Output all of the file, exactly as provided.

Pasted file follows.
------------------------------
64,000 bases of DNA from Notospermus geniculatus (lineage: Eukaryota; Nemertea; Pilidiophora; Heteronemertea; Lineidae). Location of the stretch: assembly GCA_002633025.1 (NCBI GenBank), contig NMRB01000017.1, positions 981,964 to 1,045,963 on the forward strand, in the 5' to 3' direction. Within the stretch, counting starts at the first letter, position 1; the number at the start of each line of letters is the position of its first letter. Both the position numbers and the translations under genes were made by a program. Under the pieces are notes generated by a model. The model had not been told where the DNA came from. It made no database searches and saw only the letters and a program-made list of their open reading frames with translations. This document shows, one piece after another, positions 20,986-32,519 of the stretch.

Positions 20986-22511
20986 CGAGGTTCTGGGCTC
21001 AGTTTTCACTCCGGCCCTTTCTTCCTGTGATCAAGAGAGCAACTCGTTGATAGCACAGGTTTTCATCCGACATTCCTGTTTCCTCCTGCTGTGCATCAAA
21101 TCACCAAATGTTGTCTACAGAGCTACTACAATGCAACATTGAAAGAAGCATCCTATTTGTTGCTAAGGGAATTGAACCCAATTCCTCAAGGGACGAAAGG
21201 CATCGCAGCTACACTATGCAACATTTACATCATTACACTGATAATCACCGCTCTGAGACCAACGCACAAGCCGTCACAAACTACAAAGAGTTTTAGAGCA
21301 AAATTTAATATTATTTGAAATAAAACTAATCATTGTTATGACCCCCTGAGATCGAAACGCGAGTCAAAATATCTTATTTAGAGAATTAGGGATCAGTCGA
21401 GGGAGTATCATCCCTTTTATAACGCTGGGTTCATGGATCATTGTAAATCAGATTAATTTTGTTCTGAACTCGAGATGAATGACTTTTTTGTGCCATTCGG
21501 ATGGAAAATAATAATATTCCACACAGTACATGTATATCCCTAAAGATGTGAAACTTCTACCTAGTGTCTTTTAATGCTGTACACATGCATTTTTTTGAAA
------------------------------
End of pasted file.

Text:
64,000 bases of DNA from Notospermus geniculatus (lineage: Eukaryota; Nemertea; Pilidiophora; Heteronemertea; Lineidae). Location of the stretch: assembly GCA_002633025.1 (NCBI GenBank), contig NMRB01000017.1, positions 981,964 to 1,045,963 on the forward strand, in the 5' to 3' direction. Within the stretch, counting starts at the first letter, position 1; the number at the start of each line of letters is the position of its first letter. Both the position numbers and the translations under genes were made by a program. Under the pieces are notes generated by a model. The model had not been told where the DNA came from. It made no database searches and saw only the letters and a program-made list of their open reading frames with translations. This document shows, one piece after another, positions 20,986-32,519 of the stretch.

Positions 20986-22511
20986 CGAGGTTCTGGGCTC
21001 AGTTTTCACTCCGGCCCTTTCTTCCTGTGATCAAGAGAGCAACTCGTTGATAGCACAGGTTTTCATCCGACATTCCTGTTTCCTCCTGCTGTGCATCAAA
21101 TCACCAAATGTTGTCTACAGAGCTACTACAATGCAACATTGAAAGAAGCATCCTATTTGTTGCTAAGGGAATTGAACCCAATTCCTCAAGGGACGAAAGG
21201 CATCGCAGCTACACTATGCAACATTTACATCATTACACTGATAATCACCGCTCTGAGACCAACGCACAAGCCGTCACAAACTACAAAGAGTTTTAGAGCA
21301 AAATTTAATATTATTTGAAATAAAACTAATCATTGTTATGACCCCCTGAGATCGAAACGCGAGTCAAAATATCTTATTTAGAGAATTAGGGATCAGTCGA
21401 GGGAGTATCATCCCTTTTATAACGCTGGGTTCATGGATCATTGTAAATCAGATTAATTTTGTTCTGAACTCGAGATGAATGACTTTTTTGTGCCATTCGG
21501 ATGGAAAATAATAATATTCCACACAGTACATGTATATCCCTAAAGATGTGAAACTTCTACCTAGTGTCTTTTAATGCTGTACACATGCATTTTTTTGAAA